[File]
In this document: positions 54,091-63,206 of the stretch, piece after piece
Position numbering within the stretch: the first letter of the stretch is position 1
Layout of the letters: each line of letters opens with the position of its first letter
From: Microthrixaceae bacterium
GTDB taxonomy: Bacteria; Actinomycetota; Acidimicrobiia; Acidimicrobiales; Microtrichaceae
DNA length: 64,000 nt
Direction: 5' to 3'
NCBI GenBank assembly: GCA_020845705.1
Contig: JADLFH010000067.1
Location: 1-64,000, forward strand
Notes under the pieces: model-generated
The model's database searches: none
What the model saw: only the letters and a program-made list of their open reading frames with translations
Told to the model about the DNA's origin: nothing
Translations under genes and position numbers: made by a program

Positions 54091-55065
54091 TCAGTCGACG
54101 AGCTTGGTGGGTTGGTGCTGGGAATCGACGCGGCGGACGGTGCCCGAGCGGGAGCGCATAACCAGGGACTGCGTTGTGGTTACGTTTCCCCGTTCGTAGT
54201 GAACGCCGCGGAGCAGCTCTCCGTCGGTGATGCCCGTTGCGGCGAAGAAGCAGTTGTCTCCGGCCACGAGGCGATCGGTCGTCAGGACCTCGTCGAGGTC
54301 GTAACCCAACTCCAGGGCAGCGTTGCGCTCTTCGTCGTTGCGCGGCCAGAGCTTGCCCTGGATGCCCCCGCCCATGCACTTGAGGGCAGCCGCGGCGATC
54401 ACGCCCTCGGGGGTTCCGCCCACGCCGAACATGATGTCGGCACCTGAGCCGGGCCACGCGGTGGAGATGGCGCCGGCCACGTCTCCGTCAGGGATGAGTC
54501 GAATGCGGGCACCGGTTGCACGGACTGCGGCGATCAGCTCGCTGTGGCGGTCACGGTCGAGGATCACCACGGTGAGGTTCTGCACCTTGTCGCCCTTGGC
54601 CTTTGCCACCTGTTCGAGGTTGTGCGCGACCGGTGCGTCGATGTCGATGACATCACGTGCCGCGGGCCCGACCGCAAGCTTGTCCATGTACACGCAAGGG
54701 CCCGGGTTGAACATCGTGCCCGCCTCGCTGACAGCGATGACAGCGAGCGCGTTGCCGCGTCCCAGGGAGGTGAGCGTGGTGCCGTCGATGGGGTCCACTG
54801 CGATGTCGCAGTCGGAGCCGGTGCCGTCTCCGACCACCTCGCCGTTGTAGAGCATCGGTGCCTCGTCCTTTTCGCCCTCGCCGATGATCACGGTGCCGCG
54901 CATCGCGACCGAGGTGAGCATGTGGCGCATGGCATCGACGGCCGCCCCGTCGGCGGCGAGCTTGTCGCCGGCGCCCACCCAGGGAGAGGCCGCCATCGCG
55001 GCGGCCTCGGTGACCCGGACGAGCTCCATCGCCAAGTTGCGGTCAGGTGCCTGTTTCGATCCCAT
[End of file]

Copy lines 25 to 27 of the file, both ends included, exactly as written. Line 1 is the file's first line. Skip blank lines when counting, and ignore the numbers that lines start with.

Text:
54801 CGATGTCGCAGTCGGAGCCGGTGCCGTCTCCGACCACCTCGCCGTTGTAGAGCATCGGTGCCTCGTCCTTTTCGCCCTCGCCGATGATCACGGTGCCGCG
54901 CATCGCGACCGAGGTGAGCATGTGGCGCATGGCATCGACGGCCGCCCCGTCGGCGGCGAGCTTGTCGCCGGCGCCCACCCAGGGAGAGGCCGCCATCGCG
55001 GCGGCCTCGGTGACCCGGACGAGCTCCATCGCCAAGTTGCGGTCAGGTGCCTGTTTCGATCCCAT